For its filming needs Universal had already built a 130,000-gallon-water tank on the pueblo, which the new studio gets to keep, said Brown. Much of the indoor stage area is housed in the former casino building, which includes a 13000-square-foot casino floor and 10,000-square-foot event center. Next to it is a 12,000-square-foot warehouse.
Over time, the tribe may invest millions to further upgrade its tens of thousands of square feet of indoor filming space, according to Brown. By investing more to develop the stages into qualified sound stages, productions at Camel Rock would add another 5% to the tax credits on offer.
The studio is aiming to attract Native American productions to the facility. Peabody award-winning Native American film and television producer Chris Eyre, an advisor to the studio, said Native Americans in the past have been “misrepresented and marginalized both in front and behind the camera.”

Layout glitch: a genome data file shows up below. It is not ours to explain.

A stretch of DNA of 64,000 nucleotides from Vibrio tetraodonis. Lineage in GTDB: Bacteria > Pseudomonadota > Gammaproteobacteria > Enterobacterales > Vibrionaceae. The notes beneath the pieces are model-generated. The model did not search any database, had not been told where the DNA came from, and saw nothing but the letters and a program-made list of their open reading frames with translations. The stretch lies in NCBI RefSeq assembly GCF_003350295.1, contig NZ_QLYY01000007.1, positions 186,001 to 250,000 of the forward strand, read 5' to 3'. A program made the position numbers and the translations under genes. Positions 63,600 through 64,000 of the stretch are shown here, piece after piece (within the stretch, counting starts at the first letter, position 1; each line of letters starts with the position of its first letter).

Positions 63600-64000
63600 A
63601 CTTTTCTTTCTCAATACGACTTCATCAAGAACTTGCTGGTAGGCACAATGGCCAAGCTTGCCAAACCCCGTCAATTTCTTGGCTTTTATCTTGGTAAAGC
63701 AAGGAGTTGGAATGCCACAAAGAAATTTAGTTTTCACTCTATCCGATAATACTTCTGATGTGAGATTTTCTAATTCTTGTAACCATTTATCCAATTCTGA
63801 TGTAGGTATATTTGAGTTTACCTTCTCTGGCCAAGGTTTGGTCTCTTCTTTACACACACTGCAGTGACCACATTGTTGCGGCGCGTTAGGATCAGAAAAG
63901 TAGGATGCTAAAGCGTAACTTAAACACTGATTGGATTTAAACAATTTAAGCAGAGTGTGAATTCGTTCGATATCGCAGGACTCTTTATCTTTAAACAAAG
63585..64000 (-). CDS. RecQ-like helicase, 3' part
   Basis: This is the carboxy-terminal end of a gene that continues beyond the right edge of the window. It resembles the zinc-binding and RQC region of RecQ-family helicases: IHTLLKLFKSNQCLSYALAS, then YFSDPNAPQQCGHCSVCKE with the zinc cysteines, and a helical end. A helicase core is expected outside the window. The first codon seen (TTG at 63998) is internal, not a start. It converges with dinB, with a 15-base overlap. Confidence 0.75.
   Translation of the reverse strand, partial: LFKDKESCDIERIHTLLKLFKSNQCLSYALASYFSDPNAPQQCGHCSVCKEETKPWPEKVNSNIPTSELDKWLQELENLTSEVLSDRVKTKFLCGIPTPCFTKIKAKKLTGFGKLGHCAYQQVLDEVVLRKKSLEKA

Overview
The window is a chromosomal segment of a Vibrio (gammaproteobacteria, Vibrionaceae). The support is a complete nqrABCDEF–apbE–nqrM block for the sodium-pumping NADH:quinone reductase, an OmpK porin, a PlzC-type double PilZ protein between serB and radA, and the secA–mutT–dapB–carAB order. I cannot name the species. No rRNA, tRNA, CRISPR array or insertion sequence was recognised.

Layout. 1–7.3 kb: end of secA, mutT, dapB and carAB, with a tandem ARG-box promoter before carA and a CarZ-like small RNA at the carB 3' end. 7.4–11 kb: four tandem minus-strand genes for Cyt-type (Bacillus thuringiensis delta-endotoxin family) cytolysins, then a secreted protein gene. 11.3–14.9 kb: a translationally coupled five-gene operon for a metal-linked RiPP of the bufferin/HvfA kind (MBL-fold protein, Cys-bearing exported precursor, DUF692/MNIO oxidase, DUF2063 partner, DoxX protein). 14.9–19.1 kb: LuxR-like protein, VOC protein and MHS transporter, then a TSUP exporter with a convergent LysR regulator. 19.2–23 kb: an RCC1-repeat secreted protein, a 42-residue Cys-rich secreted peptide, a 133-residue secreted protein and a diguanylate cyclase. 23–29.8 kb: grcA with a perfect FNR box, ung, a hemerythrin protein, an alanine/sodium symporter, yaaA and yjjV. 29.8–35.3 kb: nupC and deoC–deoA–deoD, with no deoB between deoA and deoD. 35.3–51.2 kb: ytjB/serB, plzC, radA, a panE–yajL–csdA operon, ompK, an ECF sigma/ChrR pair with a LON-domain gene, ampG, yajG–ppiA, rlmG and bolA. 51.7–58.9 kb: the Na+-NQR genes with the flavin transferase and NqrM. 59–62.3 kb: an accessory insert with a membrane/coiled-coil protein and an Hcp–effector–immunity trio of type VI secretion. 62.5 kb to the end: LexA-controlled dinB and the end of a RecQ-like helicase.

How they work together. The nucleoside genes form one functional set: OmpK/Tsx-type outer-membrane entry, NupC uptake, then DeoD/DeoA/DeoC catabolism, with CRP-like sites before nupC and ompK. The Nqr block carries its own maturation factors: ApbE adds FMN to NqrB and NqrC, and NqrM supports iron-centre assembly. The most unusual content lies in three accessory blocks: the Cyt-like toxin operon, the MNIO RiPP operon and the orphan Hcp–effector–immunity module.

Studies of film representation by USC Annenberg’s Inclusion Initiative have found an absence in particular of female Native American characters in top U.S. films. Less than 1% of a total of 3,895 speaking or named characters across the 100 top films of 2018 were American Indian or Alaska Native people.
The aim with this new studio will be to help change that. Eyre will be vetting projects that might have a Native American point of view and ensure productions at the facility depict native people respectfully.
“We are traditional story tellers and we are stewards of the land, so it’s very natural what Tesuque is doing,” Eyre said. “We want to build out in terms of training native and non-native New Mexicans and to source work for New Mexicans in film.”
“We are really anticipating something good here,” said Gov. Robert Mora of the Tesuque Pueblo. “We hope the other tribes will take an interest in getting into the industry also.”